I like most of Dana Stabenow’s work, and while I didn’t particularly like Dead in the Water, I did enjoy some of the quotes in the book, such as, “Always perform the work that has to be done without attachment,” which comes from the Bhagavad Gita, of which there are many translations (such as this one, this one, and this one).
Stopped off to do a little bowling on the way to the grocery yesterday. I’m rolling the ball about 21-23 mph. Next to me, a little old man with an oxygen tank strapped onto his back is rolling maybe 10 mph, but with a really nice hook. He’d throw a few balls, then rest for a while, then throw a few more. We had some good conversations, but the best was about enjoying whatever time we have left.
~ November 2, 2013
Besides books on sports, the first book I remember reading that wasn’t assigned to me by a teacher is Man’s Search for Meaning, by Viktor Frankl.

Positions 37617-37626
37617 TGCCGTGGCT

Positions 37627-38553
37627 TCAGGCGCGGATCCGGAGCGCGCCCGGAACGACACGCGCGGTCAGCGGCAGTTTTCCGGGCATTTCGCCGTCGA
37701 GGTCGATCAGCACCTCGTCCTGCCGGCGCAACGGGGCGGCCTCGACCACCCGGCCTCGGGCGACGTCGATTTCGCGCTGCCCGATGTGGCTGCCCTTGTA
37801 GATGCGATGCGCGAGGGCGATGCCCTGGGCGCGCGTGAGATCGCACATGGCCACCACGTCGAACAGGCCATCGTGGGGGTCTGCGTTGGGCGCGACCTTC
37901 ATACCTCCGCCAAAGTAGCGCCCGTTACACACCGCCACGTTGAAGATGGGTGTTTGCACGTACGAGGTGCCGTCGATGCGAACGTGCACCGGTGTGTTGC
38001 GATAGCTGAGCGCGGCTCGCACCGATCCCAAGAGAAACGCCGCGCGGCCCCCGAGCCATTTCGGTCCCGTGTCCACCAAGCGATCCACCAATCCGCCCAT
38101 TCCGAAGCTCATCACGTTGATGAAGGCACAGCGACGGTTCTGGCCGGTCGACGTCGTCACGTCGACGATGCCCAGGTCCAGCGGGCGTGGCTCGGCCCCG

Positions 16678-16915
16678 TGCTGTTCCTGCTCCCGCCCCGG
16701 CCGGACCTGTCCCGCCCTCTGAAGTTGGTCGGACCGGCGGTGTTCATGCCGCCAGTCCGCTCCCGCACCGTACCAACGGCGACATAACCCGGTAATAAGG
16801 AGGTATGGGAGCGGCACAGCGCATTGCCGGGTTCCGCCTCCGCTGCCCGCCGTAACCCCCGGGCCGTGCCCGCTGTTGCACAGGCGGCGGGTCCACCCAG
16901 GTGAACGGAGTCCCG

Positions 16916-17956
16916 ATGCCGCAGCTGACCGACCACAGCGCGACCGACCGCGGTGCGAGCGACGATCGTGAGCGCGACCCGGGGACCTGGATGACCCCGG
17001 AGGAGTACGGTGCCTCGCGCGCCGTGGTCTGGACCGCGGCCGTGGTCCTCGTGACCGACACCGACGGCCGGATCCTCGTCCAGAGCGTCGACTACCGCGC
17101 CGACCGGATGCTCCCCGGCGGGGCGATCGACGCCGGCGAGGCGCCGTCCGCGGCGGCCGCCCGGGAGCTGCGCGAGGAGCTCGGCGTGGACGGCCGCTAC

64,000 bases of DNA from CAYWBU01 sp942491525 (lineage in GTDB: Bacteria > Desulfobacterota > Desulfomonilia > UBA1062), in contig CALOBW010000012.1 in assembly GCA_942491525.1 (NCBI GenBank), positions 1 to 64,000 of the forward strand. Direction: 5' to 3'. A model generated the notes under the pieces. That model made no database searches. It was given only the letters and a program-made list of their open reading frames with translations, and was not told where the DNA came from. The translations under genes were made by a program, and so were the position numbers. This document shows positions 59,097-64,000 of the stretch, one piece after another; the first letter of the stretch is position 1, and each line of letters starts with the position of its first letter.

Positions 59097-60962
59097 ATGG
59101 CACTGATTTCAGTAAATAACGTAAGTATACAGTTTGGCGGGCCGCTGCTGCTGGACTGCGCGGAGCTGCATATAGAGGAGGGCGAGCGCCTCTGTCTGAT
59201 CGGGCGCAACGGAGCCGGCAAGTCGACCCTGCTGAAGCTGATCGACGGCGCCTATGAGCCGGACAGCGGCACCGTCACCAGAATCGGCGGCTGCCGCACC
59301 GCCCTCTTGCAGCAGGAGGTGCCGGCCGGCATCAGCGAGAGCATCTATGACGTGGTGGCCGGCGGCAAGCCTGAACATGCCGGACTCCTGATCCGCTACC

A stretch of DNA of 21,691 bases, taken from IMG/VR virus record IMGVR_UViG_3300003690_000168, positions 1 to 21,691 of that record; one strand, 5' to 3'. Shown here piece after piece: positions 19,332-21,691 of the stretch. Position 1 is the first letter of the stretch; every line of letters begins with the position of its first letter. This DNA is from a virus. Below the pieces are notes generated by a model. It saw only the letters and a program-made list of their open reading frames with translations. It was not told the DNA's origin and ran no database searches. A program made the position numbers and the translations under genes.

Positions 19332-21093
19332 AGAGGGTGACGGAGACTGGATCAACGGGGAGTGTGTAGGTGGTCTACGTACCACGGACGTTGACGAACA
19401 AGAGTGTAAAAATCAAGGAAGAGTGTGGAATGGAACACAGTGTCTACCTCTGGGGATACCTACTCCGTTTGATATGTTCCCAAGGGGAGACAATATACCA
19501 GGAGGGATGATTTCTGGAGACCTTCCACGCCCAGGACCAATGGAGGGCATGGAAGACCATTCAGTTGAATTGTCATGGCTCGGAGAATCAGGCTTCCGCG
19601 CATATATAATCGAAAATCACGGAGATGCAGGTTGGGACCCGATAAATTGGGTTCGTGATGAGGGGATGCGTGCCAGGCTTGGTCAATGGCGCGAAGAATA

Some people look at life as a science or engineering puzzle that has to be solved.
Others see the Tao in life, go with the flow, and find peace and harmony.
Me, I’m just here for the cookies.
Guess. Apologize. Compensate. This is a nice slide from a talk by Jonas Bonér, CTO of Lightbend.
“Are you familiar with Sun Tzu?”
Michael Clarke Duncan, in a favorite tv show, The Finder
This is a good espn.com article about John Elway. This is my favorite quote regarding programming and running a business: “He based his approach to scouting on Jack’s golden rule: ‘Look for heart first.’”
“A state of being is an experience. A description of a state of being is a symbol. Symbols and experience do not follow the same rules.”
The conversation begins like this:
TAGORE: You have been busy, hunting down with mathematics, the two ancient entities, time and space, while I have been lecturing in this country on the eternal world of man, the universe of reality.